> + * blk_put_queue() is never called from atomic context.
> + *
> + * @kobj: pointer to a kobject, who's container is a request_queue
>    */

Please follow the style used elsewhere in the kernel and move function 
argument documentation just below the line with the function name.

Thanks,

Bart.
Luis Chamberlain April 20, 2020, 6:59 p.m. UTC | #2
On Sun, Apr 19, 2020 at 03:23:31PM -0700, Bart Van Assche wrote:
> On 4/19/20 12:45 PM, Luis Chamberlain wrote:
> > +/**
> > + * blk_put_queue - decrement the request_queue refcount
> > + *
> > + * @q: the request_queue structure to decrement the refcount for
> > + *
> 
> How about following the example from Documentation/doc-guide/kernel-doc.rst
> and not leaving a blank line above the function argument documentation?

Sure.

> > + * Decrements the refcount to the request_queue kobject, when this reaches
>                               ^^
>                               of?
> > + * 0 we'll have blk_release_queue() called. You should avoid calling
> > + * this function in atomic context but if you really have to ensure you
> > + * first refcount the block device with bdgrab() / bdput() so that the
> > + * last decrement happens in blk_cleanup_queue().
> > + */
> 
> Is calling bdgrab() and bdput() an option from a context in which it is not
> guaranteed that the block device is open?

If the block device is not open, nope. For that blk_get_queue() can
be used, and is used by the block layer. This begs the question:

Do we have *drivers* which requires access to the request_queue from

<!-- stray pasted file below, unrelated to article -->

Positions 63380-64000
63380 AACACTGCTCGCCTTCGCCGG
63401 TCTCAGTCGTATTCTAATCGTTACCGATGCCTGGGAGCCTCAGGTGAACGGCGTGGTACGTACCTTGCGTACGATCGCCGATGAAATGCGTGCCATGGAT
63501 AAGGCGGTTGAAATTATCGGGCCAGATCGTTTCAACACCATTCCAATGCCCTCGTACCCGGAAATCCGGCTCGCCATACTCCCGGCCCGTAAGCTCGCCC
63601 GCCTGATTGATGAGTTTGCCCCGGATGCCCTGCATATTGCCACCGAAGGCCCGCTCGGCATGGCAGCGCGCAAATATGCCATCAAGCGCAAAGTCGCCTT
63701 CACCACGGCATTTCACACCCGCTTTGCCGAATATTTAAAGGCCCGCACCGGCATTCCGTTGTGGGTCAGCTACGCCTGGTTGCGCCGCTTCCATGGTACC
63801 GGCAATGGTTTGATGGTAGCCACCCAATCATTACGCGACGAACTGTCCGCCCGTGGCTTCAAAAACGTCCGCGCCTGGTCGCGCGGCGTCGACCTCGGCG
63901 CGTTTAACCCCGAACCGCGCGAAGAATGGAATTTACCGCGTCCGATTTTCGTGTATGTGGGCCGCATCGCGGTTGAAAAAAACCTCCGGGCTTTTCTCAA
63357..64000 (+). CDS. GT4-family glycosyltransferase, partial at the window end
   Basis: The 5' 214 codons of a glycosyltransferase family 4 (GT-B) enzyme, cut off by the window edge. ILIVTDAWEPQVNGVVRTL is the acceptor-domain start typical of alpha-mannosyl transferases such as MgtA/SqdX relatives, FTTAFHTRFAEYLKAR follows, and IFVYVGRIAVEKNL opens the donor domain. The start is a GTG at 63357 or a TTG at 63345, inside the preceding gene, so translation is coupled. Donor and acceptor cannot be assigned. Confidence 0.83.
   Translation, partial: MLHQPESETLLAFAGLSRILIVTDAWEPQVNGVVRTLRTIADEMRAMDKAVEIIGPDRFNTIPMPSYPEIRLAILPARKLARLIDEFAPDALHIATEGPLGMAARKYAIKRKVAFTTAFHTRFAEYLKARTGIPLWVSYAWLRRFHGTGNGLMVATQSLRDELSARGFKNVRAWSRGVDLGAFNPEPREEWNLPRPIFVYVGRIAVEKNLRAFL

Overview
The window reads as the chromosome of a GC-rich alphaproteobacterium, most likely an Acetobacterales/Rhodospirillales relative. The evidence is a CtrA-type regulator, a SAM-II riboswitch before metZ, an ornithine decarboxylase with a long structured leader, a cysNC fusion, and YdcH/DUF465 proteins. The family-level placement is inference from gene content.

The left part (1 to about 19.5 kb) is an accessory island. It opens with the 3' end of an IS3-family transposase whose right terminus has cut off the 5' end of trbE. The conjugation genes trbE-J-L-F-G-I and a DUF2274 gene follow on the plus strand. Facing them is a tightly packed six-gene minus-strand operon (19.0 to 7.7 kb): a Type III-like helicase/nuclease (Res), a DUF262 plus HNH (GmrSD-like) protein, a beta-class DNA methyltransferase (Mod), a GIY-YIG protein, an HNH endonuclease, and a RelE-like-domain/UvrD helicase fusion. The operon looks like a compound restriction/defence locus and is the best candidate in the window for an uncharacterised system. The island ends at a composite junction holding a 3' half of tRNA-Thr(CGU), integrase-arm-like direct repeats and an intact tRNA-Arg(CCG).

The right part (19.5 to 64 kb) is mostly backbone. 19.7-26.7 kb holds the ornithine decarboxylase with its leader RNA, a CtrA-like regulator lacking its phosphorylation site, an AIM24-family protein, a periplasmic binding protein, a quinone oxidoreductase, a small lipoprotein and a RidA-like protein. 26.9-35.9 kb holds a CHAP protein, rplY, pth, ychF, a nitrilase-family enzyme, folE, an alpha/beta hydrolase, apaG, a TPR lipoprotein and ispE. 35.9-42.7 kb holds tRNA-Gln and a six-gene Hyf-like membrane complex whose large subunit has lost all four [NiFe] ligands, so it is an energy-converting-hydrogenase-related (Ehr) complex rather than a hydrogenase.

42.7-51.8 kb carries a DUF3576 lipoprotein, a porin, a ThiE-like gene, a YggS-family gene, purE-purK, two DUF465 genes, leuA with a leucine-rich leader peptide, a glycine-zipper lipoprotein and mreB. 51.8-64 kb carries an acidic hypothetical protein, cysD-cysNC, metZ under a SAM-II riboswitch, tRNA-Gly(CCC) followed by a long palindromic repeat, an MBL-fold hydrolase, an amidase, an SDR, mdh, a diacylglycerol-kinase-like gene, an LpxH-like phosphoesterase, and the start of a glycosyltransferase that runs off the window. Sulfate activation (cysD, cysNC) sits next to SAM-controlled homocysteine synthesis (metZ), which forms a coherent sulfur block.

atomic context when the block device is not open?

> Does every context that calls blk_put_queue() also call blk_cleanup_queue()?

Nope.

> How about avoiding confusion by changing the last sentence of that comment
> into something like the following: "The last reference must not be dropped
> from atomic context. If it is necessary to call blk_put_queue() from atomic
> context, make sure that that call does not decrease the request queue
> refcount to zero."

This would be fine, if not for the fact that it seems worthy to also ask
ourselves if we even need blk_get_queue() / blk_put_queue() exported for
drivers.

I haven't yet finalized my review of this, but planting the above
comment cements the idea further that it is possible. Granted, I think
its fine as -- that is our current use case and best practice. Removing
the export for blk_get_queue() / blk_put_queue() should entail reviewing
each driver caller and ensuring that it is not needed. And that is not
done yet, and should be considered a separate effort.

> >   /**
> >    * blk_cleanup_queue - shutdown a request queue
> > + *
> >    * @q: request queue to shutdown
> >    *
> 
> How about following the example from Documentation/doc-guide/kernel-doc.rst
> and not leaving a blank line above the function argument documentation?

Will do.

> >    * Mark @q DYING, drain all pending requests, mark @q DEAD, destroy and
> >    * put it.  All future requests will be failed immediately with -ENODEV.